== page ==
Spotify has reportedly removed nearly 150 hours of antisemitic, racist and white supremacist material from its platform following a media investigation.
The streaming giant does not allow hateful content on its platform, but a Sky News investigation reportedly found “days’ worth” of listening, promoting “scientific racism, Holocaust denial and far-right antisemitic conspiracy theories”.
Much of it was buried within hours-long episodes, but in some cases there were explicit slurs in titles, descriptions and artwork.
Spotify removed the content after being alerted, but it remains online on other, unmoderated platforms, such as Google Podcasts.
Searching for the phrase “Kalergi Plan”, for example, directs users to a podcast with 76 episodes discussing the far-right antisemitic conspiracy theory which imagines that Jewish elites promote mass immigration as part of a deliberate plan to erase the white European race. One of the episodes apparently contains a monologue that ends with an explicit call for violence against Jews.
Another US-based podcast featured racist slurs and white supremacist symbols in its title, descriptions and artwork, with the host promoting various antisemitic theories, Holocaust denial and scientific racism.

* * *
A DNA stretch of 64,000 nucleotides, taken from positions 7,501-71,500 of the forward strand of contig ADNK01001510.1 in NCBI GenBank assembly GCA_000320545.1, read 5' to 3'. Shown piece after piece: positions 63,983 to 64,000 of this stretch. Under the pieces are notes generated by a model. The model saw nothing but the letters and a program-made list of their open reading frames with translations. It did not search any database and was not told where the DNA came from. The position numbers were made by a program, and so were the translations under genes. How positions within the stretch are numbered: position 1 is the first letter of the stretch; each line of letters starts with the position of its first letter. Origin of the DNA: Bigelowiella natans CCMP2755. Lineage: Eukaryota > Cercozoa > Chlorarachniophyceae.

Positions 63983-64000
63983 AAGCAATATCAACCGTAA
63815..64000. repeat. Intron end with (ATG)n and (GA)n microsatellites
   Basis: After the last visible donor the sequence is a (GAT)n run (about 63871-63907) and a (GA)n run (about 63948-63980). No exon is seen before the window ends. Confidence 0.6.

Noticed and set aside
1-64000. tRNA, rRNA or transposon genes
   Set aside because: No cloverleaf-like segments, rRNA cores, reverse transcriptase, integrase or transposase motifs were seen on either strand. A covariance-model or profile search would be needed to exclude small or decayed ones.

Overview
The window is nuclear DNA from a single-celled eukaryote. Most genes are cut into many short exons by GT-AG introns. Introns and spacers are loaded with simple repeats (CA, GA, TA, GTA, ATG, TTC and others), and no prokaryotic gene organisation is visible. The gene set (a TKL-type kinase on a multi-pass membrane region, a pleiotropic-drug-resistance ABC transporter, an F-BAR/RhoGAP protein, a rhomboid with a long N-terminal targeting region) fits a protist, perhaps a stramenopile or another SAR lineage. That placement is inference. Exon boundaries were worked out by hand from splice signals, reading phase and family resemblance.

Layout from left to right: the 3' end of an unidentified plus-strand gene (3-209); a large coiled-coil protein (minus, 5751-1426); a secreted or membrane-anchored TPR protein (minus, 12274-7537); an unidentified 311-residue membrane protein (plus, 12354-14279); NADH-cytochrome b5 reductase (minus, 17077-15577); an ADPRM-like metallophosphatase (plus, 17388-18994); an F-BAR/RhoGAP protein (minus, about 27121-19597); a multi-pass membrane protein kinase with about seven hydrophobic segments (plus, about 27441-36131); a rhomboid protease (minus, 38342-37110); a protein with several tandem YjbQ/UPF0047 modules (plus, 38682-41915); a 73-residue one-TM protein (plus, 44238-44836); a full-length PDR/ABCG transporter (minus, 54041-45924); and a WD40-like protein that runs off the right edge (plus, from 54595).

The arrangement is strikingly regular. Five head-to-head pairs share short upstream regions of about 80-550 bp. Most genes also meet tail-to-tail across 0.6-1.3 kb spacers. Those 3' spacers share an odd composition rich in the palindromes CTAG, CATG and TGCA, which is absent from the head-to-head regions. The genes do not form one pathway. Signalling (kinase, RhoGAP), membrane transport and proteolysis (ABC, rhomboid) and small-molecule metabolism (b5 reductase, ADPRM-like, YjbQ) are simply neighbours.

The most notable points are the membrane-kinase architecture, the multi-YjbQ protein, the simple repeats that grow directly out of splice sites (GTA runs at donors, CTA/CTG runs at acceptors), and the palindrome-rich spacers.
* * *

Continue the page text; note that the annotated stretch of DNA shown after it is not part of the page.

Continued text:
Yet another series talks of the “beauty” of white supremacism and features readings of essays and books by Hitler, Goebbels and other Nazi figures.
Spotify allows users to report material that violates the platform’s guidelines, and the company is developing new technology to identify hateful material. But questions remain over what is being done currently to monitor podcast material, the large volume of which requires a mix of algorithmic and human moderation, as well as technology that can detect hate speech in audio.
Hannah Kirk, AI researcher at the Oxford Internet Institute and The Alan Turing Institute, observed numerous technological challenges, including the amount of memory needed to store long audio files, the difficulty of sifting through multiple speakers and fast-paced dialogue, and the complexity of linguistic cues in audio, such as tone, pitch of voice, awkward silences and laughter. The technology to encode these sorts of linguistic signals is not currently available.
Google podcasts, which is more of a directory than a platform, reportedly does not wish to limit what people can find and will only remove content in rare circumstances, according to what a spokesperson has previously told The New York Times.
A Spotify spokesperson told Sky News: “Spotify prohibits content on our platform which expressly and principally advocates or incites hatred or violence against a group or individual based on characteristics, including, race, religion, gender identity, sex, ethnicity, nationality, sexual orientation, veteran status, or disability. The content in question has been removed for violating our Hate Content policy.”
Campaign Against Antisemitism has launched a new weekly podcast. New episodes of Podcast Against Antisemitism are available every Thursday and can be streamed here or downloaded wherever you get your podcasts.